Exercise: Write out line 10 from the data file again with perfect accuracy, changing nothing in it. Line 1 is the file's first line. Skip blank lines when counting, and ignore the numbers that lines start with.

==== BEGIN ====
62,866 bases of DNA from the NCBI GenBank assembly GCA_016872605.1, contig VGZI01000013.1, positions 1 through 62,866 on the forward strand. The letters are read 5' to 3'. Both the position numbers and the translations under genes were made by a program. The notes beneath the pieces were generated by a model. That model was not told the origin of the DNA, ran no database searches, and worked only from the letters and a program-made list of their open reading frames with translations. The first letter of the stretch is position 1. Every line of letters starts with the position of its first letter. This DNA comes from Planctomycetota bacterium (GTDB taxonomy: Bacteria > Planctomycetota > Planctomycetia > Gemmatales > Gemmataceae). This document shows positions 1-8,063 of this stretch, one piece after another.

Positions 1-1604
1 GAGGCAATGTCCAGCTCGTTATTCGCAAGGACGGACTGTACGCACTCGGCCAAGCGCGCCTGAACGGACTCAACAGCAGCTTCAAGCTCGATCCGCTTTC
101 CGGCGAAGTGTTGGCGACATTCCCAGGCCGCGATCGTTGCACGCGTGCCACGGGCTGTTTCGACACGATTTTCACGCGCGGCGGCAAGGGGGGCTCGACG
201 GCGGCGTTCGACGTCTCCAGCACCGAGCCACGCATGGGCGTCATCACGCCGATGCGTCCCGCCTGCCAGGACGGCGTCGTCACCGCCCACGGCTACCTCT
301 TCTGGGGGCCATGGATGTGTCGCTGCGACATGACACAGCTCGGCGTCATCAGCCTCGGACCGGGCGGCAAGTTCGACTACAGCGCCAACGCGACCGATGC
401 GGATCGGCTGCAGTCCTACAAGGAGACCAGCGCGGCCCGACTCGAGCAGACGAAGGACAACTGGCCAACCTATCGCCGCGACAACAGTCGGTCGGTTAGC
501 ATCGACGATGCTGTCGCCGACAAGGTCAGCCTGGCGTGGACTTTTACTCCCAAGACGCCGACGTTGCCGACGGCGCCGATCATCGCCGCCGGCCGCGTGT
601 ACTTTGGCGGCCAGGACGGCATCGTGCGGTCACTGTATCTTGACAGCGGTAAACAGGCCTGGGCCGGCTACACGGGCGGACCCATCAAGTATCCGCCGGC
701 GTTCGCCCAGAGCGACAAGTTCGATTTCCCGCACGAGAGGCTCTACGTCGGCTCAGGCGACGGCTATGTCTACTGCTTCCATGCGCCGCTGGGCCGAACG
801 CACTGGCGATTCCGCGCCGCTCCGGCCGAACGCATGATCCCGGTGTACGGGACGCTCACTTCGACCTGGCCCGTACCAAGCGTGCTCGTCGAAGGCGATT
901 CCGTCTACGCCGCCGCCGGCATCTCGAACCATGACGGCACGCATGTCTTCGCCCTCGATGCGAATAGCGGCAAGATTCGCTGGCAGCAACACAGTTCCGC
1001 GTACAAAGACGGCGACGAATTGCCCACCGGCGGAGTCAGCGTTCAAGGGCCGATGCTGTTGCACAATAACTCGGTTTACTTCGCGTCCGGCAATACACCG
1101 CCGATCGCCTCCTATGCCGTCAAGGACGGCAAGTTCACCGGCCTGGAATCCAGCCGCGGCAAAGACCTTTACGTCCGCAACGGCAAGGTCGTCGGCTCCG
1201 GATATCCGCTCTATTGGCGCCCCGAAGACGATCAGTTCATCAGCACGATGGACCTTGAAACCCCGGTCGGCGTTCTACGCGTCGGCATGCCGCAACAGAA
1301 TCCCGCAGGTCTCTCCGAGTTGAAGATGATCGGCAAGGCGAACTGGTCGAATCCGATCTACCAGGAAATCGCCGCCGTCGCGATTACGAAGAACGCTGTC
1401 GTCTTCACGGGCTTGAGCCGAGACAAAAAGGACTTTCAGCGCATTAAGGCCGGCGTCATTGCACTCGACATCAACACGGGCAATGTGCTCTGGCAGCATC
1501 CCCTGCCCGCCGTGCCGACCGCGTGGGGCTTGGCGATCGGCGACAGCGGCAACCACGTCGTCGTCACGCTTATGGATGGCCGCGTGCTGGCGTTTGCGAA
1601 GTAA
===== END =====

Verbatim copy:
701 GTTCGCCCAGAGCGACAAGTTCGATTTCCCGCACGAGAGGCTCTACGTCGGCTCAGGCGACGGCTATGTCTACTGCTTCCATGCGCCGCTGGGCCGAACG